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Keeping Pace

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John always runs to his favorite balcony after he parts ways with Ronon in the morning. He picked the balcony by complete chance, looking for a railing to do his stretches against. He'd stretched there for weeks before he noticed the person swimming along Atlantis's pier. Strong swimmer, sure strokes. Not just a long distance swimmer, either, John notices, someone doing arm and leg work, sprints and IMs.

John's not a swimmer, he sinks like a stone. His brother, though, was swim team captain, and John spent plenty of summers when he was little watching Dave's relay races and cheering. He tried swim team for a couple of weeks when he was old enough. It was exhausting, he felt like he was dragging his arms home behind his body afterwards, and he went to bed after dinner and slept through until morning.

He took up track when he was in high school, and that's when his dad finally started to look at him the way he always looked at Dave.

He looks down at the swimmer as he stretches his quads. He's still jealous of the grace of moving through water like that. Someday he'll run down there and watch from up close, but not today.

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Rodney treads water for a while, looking out along one of the piers as John and Ronon run up and down it. It's a sprint day, He likes sprint days. He sprints along with them sometimes, doing butterfly kicks with flippers and freestyle with his hand paddles. He can swim almost as fast as they run if he has all his equipment on. It still feels like cheating.

He took up swimming again when Carson complained about his heart. He's tried running, jogging, speedwalking, and none of it is exercise he can do for long. It's exhausting and he gets sweaty, his legs gets sore, and it feels too much like running away from something when things go bad.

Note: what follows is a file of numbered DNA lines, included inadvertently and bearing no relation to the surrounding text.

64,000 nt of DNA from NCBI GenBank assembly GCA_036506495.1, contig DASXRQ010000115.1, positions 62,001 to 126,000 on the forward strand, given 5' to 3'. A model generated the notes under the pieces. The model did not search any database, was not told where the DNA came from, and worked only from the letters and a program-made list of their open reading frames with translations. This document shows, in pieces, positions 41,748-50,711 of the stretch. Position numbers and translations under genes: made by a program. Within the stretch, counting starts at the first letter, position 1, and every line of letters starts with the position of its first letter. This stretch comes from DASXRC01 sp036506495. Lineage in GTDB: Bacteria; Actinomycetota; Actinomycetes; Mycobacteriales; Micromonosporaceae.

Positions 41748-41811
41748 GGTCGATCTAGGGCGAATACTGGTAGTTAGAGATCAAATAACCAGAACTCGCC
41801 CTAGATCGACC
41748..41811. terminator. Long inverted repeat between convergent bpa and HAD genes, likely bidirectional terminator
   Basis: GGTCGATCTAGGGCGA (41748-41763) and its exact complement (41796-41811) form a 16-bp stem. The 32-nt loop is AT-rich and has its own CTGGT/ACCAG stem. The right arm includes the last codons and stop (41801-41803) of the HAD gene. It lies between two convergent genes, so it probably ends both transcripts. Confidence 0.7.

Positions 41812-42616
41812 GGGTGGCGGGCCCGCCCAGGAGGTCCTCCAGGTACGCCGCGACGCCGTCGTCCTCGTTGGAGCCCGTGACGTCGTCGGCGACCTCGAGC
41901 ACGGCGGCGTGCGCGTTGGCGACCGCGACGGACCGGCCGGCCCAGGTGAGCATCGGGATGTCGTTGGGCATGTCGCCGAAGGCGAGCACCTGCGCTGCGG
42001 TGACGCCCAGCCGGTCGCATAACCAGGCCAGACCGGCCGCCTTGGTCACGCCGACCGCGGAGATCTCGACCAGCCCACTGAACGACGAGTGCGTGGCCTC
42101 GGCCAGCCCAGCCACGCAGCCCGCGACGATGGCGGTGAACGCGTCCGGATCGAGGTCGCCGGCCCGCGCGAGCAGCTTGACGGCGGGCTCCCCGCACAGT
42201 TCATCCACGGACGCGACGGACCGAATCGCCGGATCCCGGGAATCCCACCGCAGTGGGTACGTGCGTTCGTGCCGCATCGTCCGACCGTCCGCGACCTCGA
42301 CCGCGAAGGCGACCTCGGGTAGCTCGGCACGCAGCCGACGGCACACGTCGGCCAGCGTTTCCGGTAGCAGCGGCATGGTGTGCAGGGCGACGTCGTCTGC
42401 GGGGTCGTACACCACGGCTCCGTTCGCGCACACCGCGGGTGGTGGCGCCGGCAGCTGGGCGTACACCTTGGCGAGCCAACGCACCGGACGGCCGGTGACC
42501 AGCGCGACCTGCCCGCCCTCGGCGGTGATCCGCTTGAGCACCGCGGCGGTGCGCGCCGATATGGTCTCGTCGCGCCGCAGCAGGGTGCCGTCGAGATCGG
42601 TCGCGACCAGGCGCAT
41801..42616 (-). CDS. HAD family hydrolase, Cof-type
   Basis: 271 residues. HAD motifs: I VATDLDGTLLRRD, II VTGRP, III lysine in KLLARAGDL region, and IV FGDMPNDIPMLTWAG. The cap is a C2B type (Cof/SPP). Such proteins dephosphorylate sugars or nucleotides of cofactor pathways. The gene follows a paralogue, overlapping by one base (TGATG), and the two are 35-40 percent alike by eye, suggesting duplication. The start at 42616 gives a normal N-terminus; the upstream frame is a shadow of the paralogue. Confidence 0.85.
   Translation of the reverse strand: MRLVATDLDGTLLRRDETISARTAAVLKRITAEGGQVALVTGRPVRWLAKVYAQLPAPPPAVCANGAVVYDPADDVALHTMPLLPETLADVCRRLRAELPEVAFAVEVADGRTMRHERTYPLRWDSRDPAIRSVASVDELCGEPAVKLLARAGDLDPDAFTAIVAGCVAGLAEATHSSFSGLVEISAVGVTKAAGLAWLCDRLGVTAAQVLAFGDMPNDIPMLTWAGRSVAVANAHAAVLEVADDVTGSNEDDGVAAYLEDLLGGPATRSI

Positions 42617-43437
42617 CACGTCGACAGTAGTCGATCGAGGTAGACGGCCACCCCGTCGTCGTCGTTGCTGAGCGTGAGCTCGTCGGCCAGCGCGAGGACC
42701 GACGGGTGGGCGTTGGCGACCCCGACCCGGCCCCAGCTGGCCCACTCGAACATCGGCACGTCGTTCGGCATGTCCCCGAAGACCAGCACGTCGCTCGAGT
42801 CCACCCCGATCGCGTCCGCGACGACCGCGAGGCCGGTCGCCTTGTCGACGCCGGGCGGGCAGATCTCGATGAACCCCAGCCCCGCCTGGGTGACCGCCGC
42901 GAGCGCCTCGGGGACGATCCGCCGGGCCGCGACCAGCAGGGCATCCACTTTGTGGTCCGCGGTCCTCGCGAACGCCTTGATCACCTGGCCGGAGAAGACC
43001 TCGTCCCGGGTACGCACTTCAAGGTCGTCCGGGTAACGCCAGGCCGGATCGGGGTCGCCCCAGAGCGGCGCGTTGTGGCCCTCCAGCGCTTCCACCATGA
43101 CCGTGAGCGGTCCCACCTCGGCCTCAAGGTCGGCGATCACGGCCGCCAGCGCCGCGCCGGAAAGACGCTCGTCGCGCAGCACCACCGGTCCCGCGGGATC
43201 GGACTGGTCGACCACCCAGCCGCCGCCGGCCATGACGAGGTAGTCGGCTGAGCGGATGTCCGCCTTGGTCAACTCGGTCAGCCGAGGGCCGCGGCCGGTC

Swimming is just pure mindlessness, counting strokes and feeling his body glide through the water and churn it behind him. He feels like his body is his, for a change, and not this foreign thing that's generally trying to kill him. The water is the one place he feels like his body will do exactly what he wants it to do without complaining.

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When John works out the swimmer is Rodney, he starts to linger on his balcony, waiting for him to finish his workout and climb onto the pier. He never really thought of Rodney as a morning guy, but he's swimming the same hours John's running, and that's pretty early. He wears speedos without a trace of irony, and he looks good in them - at least for the five seconds John can see before he covers up with his huge towel, and from a distance of several hundred yards.

Someday, John thinks, he'll go down and watch Rodney swim close up, put a foot in the water while Rodney does laps.

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Rodney gets back in the swing of swimming pretty easily, and it helps to have John and Ronon to race with sometimes. Ronon's a powerhouse, his body used to running, like it knows nothing else. Rodney knows that Ronon's body knows plenty of things, one of which is how to break him into itty bitty pieces, so he watches John instead. John runs with his knobby knees and skinny calves, and still, for all that, makes it seem effortless. Rodney wonders if he's been doing it a long time too.

Someday, Rodney thinks, he'll tell John he races them on sprints day. Someday, he'll invite them over to his pier to race for real.

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